Texture Relief

Susan Nuttall’s intentional three-dimensional art

BY Amanda Lisk

Angel Oak
#12, 36 x 48 inches, heavy texture with oil overlay on artist
wood cradle board.
Angel Oak #12, 36 x 48 inches, heavy texture with oil overlay on artist wood cradle board.

Six students with blow torches is a pretty cool sight.

“That seems to be my popular class,” laughs Susan Nuttall.

Nuttall is an award-winning artist whose work is on exhibit in galleries across the U.S. and at Wilmington’s Gallery of Fine Art. Her class on texture relief in her Carolina Beach studio involves an encaustic overlay painted not with brushes but rather blow torches. Encaustic is a material made of beeswax, tree resin and colorant. The technique of painting the material with literal fire dates to ancient Greece.

Tins of colorful encaustic and Susan Nuttall’s cheerful disposition enliven her studio in Carolina Beach. Photo by Allison Potter

“It’s a 3,500-year-old art form I studied in college. You have to have the proper ventilation, that’s why I can only have six students at a time. It’s really fun,” Nuttall says.

Nuttall grew up in a family of artists and was always encouraged to explore and create. At a young age, she started adding texture to her paintings out of love for her grandfather.

“When I was 10 years old, my grandfather went blind. I started making things three-dimensional so he could feel my artwork,” she says.

Intentionally dimensional art, Nuttall discovered, is complex. She has a degree in art and art history from the University of Utah, but it was an additional degree in engineering that came in handy when she invented a material that would sculpt and mold the way she wanted it to for a mural at the Bank of America Stadium in Charlotte.

“I couldn’t find anything on the market that would work. I ended up creating a product and sold the formula to a company,” says Nuttall.

The material, called Divino, is sold through USG Corporation. It’s used in most of Nuttall’s work, including her textured paintings of the historic Airlie Gardens oak tree. There are several versions of the tree, each unique, and the bark and branches can be felt. They are a top seller at the Gallery of Fine Art at Mayfaire.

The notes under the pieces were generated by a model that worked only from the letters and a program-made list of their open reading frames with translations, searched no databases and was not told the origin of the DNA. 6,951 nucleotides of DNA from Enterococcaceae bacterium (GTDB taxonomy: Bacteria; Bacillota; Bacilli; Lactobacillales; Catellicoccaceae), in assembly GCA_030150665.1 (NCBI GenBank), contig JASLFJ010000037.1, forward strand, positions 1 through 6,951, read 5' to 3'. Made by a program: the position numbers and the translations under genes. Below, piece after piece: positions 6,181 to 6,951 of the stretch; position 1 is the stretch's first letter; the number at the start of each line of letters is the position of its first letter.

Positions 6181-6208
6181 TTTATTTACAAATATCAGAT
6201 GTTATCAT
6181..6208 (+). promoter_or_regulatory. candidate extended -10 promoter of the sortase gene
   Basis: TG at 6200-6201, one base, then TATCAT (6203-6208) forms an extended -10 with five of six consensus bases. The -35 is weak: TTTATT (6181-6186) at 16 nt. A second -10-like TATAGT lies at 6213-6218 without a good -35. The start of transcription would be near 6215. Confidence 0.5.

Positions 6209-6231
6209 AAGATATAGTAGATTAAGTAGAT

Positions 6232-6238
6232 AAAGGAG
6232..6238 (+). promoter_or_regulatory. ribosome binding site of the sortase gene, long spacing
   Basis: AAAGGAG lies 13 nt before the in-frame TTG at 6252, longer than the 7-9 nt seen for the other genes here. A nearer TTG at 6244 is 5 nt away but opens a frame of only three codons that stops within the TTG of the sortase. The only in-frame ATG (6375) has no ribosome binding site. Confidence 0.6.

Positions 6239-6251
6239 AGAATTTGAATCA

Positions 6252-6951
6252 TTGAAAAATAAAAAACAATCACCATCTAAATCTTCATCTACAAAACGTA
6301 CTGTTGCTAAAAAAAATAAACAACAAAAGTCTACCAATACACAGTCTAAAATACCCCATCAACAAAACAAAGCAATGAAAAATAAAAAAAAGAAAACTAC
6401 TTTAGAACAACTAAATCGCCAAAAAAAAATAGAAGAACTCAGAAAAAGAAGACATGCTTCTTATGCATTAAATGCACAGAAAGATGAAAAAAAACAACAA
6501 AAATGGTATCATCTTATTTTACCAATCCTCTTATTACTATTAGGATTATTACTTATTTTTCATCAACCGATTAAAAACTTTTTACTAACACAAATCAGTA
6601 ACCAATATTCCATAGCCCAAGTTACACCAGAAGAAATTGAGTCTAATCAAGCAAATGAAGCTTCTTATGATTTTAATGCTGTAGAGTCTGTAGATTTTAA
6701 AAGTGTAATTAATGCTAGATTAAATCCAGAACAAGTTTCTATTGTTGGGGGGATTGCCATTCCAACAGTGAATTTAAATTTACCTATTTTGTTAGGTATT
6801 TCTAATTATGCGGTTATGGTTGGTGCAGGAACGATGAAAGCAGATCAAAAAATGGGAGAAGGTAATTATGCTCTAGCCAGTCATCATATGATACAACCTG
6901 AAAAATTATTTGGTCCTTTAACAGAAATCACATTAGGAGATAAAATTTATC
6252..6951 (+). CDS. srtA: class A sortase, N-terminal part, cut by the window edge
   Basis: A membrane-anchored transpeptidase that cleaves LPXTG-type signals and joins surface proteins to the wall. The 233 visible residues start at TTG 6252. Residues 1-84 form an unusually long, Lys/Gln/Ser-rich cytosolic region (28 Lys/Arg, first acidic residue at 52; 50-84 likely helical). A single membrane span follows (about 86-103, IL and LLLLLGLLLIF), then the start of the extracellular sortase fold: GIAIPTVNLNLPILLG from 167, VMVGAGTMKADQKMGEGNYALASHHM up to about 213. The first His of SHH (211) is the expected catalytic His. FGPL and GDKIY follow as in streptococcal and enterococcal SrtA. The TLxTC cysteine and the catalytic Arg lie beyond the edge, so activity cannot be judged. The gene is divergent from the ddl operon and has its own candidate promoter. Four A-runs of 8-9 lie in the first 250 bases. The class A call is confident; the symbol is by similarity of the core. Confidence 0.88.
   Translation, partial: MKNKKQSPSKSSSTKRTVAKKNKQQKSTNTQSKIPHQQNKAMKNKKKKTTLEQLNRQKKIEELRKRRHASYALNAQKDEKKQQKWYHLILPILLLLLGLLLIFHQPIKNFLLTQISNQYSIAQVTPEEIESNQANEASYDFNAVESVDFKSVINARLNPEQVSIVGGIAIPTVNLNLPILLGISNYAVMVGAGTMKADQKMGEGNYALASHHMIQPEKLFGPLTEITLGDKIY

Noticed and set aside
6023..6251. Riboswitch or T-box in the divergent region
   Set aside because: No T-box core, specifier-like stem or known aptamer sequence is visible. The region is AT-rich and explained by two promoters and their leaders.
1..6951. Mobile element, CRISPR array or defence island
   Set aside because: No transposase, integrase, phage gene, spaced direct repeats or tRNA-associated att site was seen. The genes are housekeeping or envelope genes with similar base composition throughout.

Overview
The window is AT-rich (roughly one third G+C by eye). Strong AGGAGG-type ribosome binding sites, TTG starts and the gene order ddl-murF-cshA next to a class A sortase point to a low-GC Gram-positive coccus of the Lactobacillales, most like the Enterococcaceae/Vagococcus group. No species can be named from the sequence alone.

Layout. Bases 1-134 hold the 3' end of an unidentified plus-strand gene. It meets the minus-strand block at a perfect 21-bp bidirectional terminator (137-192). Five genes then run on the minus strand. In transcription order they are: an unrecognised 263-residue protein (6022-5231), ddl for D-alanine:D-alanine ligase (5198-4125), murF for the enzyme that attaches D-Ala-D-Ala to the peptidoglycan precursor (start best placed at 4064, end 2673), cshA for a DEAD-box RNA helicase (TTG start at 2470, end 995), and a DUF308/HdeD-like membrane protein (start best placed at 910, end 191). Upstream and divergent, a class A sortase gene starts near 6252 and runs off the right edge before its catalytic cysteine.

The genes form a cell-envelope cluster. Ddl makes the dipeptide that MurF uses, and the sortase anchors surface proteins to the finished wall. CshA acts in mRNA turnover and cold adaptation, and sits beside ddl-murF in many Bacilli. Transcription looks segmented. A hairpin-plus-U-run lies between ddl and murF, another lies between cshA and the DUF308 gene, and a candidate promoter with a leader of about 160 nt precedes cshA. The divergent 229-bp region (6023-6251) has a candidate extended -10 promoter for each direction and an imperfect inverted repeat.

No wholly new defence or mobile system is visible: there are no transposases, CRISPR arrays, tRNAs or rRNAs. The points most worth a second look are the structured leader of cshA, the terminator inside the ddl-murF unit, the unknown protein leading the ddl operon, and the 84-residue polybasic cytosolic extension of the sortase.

Tranquility, 36 x 36 inches, encaustic on artist wood cradle board.

“People recognize the tree, the leaves look like they are glistening in the sun, it brings it to life,” says gallery director Michael Golonka. “That’s what makes Susan’s work unique, using the encaustics. It adds a whole other dimension instead of it being a flat canvas. It’s exciting to see the return of encaustics used in such a modern way.”

Nuttall and her family have lived in California, Charlotte and now Carolina Beach. A large body of her art is of seascapes and sea life, a reflection of her love of the beach, scuba diving and kayaking. She uses photographs to capture the great outdoors and then goes to work in her studio, using texture to bring out features.

“There’s a whole flock of egrets that live here and the ibises that hang out in my yard and the crabs on the beach, how can you not love that,” she says.

Nuttall’s sculptures include seahorses inspired by her visit to an exhibit at the Birch Museum at the University of California San Diego, and Octopoda on Rock, a coral red octopus that travels to different public venues for display.

Her sculptures are made of wine corks, wire, epoxy, clay and resin.

“I use multiple mediums in my work and sometimes I combine the mediums together to come up with the story I’m trying to tell,” she says.

Octopoda on Rock, 3 inches high x 4 inches wide x 24 inches long, not including base. Made with 100 recycled wine corks, wire, epoxy clay, resin.

Nuttall has done lecture series at the Cameron Art Museum and has taught classes for the North Carolina Aquarium at Fort Fisher. She is on the board of directors for the Carolina Beach Mural Project. So far, 13 murals have beautified the town.

“I’m blessed to do what I love,” Nuttall says.

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